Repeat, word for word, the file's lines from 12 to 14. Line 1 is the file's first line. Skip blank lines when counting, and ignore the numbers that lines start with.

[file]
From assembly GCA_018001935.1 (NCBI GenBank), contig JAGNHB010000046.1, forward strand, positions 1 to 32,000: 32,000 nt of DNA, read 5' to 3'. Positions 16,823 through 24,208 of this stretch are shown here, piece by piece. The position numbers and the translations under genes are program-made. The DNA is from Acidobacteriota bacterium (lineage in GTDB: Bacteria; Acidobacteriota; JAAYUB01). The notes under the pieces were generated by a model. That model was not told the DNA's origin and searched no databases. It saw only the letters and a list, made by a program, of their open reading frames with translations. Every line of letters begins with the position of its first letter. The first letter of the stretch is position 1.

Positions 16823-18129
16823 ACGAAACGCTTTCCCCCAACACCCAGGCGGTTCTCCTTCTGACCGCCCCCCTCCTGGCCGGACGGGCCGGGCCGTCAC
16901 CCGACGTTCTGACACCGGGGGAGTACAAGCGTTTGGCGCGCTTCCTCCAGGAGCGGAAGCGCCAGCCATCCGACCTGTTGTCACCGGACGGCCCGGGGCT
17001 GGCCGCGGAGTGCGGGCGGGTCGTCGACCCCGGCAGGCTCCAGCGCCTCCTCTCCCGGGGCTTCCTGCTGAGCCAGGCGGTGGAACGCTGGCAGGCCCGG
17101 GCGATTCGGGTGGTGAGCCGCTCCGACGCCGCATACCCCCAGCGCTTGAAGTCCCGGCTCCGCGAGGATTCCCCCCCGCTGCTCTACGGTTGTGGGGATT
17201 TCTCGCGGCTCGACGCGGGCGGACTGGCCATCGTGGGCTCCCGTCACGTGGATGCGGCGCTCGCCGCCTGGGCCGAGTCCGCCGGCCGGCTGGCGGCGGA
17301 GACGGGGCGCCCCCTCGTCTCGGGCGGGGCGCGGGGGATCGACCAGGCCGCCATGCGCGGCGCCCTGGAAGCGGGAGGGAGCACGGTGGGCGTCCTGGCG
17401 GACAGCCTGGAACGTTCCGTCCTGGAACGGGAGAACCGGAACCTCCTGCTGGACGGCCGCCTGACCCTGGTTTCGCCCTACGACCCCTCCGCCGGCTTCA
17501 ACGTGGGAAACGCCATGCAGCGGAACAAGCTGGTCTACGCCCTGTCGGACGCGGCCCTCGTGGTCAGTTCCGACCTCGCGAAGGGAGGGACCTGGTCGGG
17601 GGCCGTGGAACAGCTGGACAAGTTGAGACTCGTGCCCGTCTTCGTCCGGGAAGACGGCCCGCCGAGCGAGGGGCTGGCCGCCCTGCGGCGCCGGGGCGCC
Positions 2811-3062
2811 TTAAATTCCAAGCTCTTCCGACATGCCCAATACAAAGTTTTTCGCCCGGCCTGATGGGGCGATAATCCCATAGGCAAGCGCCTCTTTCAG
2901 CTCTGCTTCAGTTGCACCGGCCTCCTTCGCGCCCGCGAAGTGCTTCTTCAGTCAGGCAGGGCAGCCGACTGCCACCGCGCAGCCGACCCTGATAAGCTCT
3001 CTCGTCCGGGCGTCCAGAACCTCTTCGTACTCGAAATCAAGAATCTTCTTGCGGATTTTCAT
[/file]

Positions 2811-3062
2811 TTAAATTCCAAGCTCTTCCGACATGCCCAATACAAAGTTTTTCGCCCGGCCTGATGGGGCGATAATCCCATAGGCAAGCGCCTCTTTCAG
2901 CTCTGCTTCAGTTGCACCGGCCTCCTTCGCGCCCGCGAAGTGCTTCTTCAGTCAGGCAGGGCAGCCGACTGCCACCGCGCAGCCGACCCTGATAAGCTCT